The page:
Linked by Thom Holwerda on Thu 9th Mar 2017 23:29 UTC
In the News

Times Insider shares historic insights from The New York Times. In this article, John Markoff, who covered technology for The Times for 28 years before retiring last month, continues to rue the paper's 1995 choice of nytimes.com over his own nyt.com: "Do you have any idea what a three-letter domain is worth these days?"

I love stories like this.

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Worth
by number9 on Fri 10th Mar 2017 01:42 UTC
number9
Member since:
2005-10-25

"Do you have any idea what a three-letter domain is worth these days?"

Uhh, no, but after I STFW I do. About $19,000 in 2015. That is a little less than I thought, actually.

http://www.3character.com/price-guide.html

Before the recession, I mean, whatever that was, a whole lot more:

http://domainnamewire.com/2007/05/31/how-much-is-a-three-letter-dom...

Reply Score: 1

RE: Worth
by unclefester on Fri 10th Mar 2017 02:22 in reply to "Worth"
unclefester Member since:
2007-01-13

"Do you have any idea what a three-letter domain is worth these days?"


What about this memorable one for Punchbowl Boys High:

www.punchbowlb-h.schools.nsw.edu.au

Edited 2017-03-10 02:23 UTC

Reply Parent Score: 2

RE: Worth
by darknexus on Fri 10th Mar 2017 20:51 in reply to "Worth"
darknexus Member since:
2008-07-15

It's more about perceived worth than actual value. A three-letter domain such as nyt(dot)com would probably sell for far more than the average price, because of its potential for misdirecting unsuspecting visitors to a place they weren't intending to go. This is a favored trick of malware distributors, in fact, and happens with slightly misspelled versions of high-profile domains regardless of length. I'd guess this one would command a high price indeed, even today, for its sheer potential.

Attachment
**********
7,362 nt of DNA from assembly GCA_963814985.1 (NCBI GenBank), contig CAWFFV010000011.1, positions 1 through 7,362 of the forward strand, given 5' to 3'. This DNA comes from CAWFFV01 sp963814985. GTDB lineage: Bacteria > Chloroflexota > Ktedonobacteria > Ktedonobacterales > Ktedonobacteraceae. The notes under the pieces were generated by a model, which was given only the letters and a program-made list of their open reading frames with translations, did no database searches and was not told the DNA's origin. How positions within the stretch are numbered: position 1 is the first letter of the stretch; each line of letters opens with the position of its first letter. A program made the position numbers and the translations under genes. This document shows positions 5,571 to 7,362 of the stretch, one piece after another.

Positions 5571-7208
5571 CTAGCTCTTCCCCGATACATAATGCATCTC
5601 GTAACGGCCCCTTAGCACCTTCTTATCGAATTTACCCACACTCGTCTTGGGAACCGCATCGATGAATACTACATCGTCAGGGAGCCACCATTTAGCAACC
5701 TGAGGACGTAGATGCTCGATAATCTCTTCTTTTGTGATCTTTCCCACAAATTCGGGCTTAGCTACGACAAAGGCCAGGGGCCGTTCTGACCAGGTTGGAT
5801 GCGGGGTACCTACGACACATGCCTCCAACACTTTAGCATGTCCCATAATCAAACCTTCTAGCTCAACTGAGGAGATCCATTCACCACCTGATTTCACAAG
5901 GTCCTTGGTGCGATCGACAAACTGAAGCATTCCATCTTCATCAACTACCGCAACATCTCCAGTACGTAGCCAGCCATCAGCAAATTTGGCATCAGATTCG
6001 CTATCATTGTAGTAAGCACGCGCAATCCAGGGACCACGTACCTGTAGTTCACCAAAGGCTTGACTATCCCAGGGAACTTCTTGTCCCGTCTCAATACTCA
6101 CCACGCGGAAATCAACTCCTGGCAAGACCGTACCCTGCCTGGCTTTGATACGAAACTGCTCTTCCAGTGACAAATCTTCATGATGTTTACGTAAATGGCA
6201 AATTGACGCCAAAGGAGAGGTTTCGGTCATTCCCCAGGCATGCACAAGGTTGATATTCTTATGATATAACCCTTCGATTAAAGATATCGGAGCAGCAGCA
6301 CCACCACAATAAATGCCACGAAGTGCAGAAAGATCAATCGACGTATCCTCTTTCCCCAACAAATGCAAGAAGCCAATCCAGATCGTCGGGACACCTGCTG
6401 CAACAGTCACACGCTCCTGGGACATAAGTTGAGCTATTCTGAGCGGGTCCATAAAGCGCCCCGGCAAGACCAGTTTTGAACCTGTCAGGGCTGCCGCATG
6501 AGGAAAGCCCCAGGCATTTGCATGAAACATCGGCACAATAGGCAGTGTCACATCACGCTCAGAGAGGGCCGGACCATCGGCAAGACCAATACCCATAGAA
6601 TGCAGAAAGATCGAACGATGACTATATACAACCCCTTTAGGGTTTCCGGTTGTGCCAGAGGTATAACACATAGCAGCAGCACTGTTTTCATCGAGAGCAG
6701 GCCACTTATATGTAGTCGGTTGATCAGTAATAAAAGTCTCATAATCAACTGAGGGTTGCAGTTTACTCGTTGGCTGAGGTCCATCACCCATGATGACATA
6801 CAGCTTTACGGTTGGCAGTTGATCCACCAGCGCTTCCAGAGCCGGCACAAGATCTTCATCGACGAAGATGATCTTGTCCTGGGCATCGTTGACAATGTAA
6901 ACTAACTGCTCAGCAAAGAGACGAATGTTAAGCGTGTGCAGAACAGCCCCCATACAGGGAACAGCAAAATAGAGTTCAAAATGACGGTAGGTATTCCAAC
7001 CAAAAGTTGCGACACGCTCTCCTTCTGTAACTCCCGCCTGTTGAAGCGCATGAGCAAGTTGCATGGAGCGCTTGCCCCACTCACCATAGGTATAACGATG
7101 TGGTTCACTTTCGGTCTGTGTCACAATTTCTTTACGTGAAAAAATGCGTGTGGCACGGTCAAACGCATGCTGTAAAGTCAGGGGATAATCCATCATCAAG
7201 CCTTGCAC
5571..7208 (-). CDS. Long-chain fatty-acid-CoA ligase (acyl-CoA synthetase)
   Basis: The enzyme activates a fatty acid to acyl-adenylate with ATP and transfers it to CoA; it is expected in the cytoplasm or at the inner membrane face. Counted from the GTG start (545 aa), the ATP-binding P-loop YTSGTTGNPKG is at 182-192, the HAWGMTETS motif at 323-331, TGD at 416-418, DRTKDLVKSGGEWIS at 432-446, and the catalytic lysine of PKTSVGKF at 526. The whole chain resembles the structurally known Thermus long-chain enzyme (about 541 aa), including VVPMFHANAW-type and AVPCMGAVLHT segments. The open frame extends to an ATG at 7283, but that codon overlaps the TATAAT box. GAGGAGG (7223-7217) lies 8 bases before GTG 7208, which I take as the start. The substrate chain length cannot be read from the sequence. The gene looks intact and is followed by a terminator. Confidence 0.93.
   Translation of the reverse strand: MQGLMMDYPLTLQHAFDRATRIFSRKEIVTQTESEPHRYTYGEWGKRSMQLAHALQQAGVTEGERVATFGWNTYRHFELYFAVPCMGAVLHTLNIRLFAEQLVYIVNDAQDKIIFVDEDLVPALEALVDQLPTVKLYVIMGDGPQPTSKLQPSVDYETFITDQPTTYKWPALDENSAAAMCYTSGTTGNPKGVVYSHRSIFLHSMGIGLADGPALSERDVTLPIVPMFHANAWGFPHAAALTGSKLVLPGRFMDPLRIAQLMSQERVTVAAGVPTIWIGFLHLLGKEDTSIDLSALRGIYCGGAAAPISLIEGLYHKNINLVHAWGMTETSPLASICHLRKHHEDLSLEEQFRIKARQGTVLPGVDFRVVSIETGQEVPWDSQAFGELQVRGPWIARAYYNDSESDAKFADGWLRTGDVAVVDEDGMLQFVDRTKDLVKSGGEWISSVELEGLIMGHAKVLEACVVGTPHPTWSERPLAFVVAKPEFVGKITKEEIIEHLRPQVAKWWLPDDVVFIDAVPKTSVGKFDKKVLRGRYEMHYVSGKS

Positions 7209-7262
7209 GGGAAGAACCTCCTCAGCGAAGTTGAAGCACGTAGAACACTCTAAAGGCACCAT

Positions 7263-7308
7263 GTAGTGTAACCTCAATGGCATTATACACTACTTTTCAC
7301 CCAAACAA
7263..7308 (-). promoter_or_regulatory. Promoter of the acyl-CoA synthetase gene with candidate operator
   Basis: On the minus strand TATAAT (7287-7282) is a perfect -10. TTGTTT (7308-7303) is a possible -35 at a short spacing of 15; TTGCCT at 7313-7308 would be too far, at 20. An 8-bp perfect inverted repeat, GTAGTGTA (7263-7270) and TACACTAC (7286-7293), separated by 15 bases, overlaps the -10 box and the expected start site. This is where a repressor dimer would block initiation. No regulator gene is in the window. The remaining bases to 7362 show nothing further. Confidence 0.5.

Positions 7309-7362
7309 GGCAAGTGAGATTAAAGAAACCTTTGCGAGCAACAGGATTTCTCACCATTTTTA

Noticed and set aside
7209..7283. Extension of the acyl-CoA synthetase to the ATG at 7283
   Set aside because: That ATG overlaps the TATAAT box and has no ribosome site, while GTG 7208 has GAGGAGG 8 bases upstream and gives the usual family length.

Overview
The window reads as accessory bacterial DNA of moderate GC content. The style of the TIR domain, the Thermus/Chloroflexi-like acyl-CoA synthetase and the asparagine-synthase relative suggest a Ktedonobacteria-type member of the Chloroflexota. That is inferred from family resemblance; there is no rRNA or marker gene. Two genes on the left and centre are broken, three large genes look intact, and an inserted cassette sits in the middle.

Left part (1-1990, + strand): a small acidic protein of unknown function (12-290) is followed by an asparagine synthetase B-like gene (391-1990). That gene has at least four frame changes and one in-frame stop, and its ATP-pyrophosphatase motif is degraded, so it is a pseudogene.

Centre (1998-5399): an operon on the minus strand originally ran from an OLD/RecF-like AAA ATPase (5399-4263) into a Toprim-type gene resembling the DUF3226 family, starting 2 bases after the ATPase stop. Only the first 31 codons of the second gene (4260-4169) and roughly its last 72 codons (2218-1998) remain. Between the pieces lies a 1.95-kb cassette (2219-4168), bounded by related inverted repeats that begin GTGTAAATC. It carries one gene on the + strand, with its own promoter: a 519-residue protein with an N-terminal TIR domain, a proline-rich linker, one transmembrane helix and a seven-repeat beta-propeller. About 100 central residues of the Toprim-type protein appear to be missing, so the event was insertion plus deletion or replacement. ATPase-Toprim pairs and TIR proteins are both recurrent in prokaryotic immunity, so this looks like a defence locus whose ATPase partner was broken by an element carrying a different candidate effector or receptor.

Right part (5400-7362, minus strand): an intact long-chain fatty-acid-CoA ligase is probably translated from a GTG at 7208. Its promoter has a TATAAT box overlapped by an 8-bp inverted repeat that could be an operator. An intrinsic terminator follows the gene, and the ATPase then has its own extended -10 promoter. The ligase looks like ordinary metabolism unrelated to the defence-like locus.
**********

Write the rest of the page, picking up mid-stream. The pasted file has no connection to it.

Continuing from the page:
Reply Parent Score: 2

RE[2]: Worth
by StephenBeDoper on Mon 13th Mar 2017 21:06 in reply to "RE: Worth"
StephenBeDoper Member since:
2005-07-06

It's more about perceived worth than actual value. A three-letter domain such as nyt(dot)com would probably sell for far more than the average price, because of its potential for misdirecting unsuspecting visitors to a place they weren't intending to go. This is a favored trick of malware distributors, in fact, and happens with slightly misspelled versions of high-profile domains regardless of length. I'd guess this one would command a high price indeed, even today, for its sheer potential.


Much of it's been skewed by the recent high demand out of China for short domain names:

https://techcrunch.com/2015/12/12/china-making-domain-name-history/
https://qz.com/581248/chinas-latest-investment-craze-is-short-domain...
http://domainnamewire.com/2016/04/20/china-giveth-china-can-taketh-...

I've seen a few analyses of why that's happening, but the most plausible explanation seems to be that short domains are seen in China as a good way to store/move money out of the country, because the Chinese government has no control over it (since domain sales & the ownership details can be kept private).

Reply Parent Score: 2